WOW! Just WOW! What awesome answers, thanks everyone!

                      I definitely feel like I, as Chris said, “half-assed” ID until last year. And in the past year ID is changing my practice, although slower than I’d like at times, for a much better practice than I had prior. I really appreciate everyone taking time to answer. I think this topic will help others who are thinking the same as I am.

                      This year I committed to changing things and working the ID system even more. I have my massage therapist, Maggie, take 3 seminars in the spring and I took 3 as well. So we are well represented in West Michigan.

                      This fall I plan to be at all of the seminars to get even better at my skills and confidence. I look forward to seeing all of you there.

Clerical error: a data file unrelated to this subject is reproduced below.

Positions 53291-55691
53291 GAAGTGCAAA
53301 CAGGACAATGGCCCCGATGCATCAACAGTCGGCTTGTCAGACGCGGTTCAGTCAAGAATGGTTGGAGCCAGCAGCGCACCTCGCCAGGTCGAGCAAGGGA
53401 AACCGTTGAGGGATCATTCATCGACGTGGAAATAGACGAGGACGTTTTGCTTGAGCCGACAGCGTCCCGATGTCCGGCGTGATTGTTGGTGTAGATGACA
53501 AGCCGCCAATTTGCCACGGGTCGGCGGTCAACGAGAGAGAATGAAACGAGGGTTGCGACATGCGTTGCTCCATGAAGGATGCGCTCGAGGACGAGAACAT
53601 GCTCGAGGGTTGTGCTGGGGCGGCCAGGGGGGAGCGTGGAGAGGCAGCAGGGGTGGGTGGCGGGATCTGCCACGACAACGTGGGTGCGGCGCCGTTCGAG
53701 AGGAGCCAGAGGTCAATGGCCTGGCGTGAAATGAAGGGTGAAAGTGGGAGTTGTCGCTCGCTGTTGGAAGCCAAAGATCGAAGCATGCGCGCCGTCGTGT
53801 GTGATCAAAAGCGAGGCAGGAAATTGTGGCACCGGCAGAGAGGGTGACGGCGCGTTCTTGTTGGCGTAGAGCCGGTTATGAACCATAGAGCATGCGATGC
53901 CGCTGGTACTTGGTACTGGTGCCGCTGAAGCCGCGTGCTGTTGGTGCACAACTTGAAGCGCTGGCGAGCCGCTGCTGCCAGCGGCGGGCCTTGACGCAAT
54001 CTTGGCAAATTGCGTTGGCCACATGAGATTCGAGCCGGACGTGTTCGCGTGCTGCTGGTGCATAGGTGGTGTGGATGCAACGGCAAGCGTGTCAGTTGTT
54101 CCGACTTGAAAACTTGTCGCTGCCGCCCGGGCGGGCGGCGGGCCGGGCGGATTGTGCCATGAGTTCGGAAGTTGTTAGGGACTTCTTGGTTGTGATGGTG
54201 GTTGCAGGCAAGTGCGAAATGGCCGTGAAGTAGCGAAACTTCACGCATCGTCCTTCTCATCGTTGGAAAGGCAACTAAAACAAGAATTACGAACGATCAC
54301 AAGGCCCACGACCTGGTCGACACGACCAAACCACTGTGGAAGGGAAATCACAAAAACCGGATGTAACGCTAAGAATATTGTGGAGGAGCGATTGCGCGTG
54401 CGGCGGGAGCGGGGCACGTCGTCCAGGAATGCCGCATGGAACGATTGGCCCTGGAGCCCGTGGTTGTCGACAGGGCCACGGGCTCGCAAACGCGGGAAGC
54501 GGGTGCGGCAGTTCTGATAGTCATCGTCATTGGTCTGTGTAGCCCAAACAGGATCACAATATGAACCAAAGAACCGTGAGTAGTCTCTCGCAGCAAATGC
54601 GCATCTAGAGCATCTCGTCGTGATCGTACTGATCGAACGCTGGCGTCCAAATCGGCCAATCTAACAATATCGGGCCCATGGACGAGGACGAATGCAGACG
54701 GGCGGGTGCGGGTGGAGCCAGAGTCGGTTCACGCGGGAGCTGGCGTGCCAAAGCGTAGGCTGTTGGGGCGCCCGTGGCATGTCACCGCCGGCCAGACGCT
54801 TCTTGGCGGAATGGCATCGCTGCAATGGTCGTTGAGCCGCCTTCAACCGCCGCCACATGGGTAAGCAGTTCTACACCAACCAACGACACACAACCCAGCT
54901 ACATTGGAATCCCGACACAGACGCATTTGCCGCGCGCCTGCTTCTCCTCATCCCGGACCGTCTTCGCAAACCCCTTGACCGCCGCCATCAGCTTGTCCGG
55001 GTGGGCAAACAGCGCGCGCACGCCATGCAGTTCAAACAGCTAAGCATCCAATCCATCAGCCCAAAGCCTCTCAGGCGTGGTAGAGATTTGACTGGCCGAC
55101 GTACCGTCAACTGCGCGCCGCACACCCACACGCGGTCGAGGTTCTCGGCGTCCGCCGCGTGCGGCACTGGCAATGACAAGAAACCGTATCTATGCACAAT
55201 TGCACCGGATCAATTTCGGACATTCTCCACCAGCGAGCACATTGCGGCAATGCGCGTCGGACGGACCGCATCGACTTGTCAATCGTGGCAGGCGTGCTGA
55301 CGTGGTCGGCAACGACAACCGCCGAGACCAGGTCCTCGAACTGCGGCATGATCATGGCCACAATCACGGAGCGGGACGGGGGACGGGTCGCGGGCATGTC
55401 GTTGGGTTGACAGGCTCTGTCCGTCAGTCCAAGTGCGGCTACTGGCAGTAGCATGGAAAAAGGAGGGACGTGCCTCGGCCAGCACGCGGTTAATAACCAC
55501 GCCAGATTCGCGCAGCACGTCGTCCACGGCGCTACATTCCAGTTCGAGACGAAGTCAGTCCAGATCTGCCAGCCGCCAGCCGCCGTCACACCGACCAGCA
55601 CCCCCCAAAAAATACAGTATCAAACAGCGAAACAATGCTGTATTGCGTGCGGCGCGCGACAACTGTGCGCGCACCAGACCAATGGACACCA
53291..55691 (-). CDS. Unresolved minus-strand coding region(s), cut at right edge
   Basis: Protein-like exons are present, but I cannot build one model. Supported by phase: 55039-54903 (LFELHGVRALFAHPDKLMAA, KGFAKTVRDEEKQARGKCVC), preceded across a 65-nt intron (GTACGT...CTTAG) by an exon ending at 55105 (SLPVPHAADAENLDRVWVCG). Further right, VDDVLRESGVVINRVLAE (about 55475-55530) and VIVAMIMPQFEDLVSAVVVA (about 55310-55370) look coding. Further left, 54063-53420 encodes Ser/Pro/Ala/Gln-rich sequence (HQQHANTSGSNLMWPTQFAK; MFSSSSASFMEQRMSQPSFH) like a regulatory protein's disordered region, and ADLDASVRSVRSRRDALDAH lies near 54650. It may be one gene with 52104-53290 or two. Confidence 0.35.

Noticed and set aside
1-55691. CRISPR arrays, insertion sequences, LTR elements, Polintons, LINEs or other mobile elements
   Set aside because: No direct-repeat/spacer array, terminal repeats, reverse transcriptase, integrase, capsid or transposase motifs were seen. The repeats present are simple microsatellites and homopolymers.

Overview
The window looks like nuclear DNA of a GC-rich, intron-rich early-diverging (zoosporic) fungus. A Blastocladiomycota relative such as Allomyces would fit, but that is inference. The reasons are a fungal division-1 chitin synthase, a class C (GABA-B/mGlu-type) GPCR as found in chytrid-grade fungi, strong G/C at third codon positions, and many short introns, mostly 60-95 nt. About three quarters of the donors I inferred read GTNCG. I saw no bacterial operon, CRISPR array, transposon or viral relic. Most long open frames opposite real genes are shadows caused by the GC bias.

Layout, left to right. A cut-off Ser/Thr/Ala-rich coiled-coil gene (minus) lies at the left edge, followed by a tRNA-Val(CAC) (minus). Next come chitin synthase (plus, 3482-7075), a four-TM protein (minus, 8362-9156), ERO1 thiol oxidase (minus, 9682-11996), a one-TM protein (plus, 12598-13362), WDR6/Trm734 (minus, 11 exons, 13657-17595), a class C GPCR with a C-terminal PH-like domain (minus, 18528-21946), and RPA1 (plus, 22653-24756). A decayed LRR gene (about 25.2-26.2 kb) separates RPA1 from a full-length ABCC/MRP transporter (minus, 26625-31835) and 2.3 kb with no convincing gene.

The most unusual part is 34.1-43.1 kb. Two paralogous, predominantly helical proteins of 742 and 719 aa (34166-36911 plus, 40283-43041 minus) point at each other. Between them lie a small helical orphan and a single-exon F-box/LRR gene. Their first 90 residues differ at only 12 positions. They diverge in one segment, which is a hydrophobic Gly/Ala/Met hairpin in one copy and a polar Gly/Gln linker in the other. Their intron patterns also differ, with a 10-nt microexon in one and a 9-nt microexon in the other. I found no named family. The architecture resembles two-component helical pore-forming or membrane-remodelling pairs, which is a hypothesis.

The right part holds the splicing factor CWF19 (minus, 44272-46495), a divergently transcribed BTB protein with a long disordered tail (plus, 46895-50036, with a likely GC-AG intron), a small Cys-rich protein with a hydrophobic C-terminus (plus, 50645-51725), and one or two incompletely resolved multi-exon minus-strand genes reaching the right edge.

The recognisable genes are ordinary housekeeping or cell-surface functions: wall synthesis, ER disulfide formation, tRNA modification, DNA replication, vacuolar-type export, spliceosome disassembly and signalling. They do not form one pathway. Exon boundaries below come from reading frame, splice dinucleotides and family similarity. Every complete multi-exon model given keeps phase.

#3515

                      Adam Holen D.C.

                        This is awesome! Very good question and insightful answers especially for someone like me who’s going on my 3rd year of ID and admittedly “half-ass’d” it for far too long. Working with and learning from an extremely talented ID provider in Dr. King has given me the opportunity to eat some humble pie every day and realize just how challenging ID can be. When you’re at a point where you at least know there’s still a plethora of stuff you don’t know and have difficulty with what you’re trying to measure, diagnose, feel/treat accurately, it’s advice and help like this that is motivating for someone who’s “working through the suck.” Along with Dr. King, this forum and site have been incredibly helpful for when things get frustrating (which is basically daily for me). So I truly appreciate insight from all the talented ID providers with “targets on their back” that I know I’ll never catch, but still motivate and challenge me to suck less every day. Thanks guys, I look forward to seeing you this fall and Congrats Carl!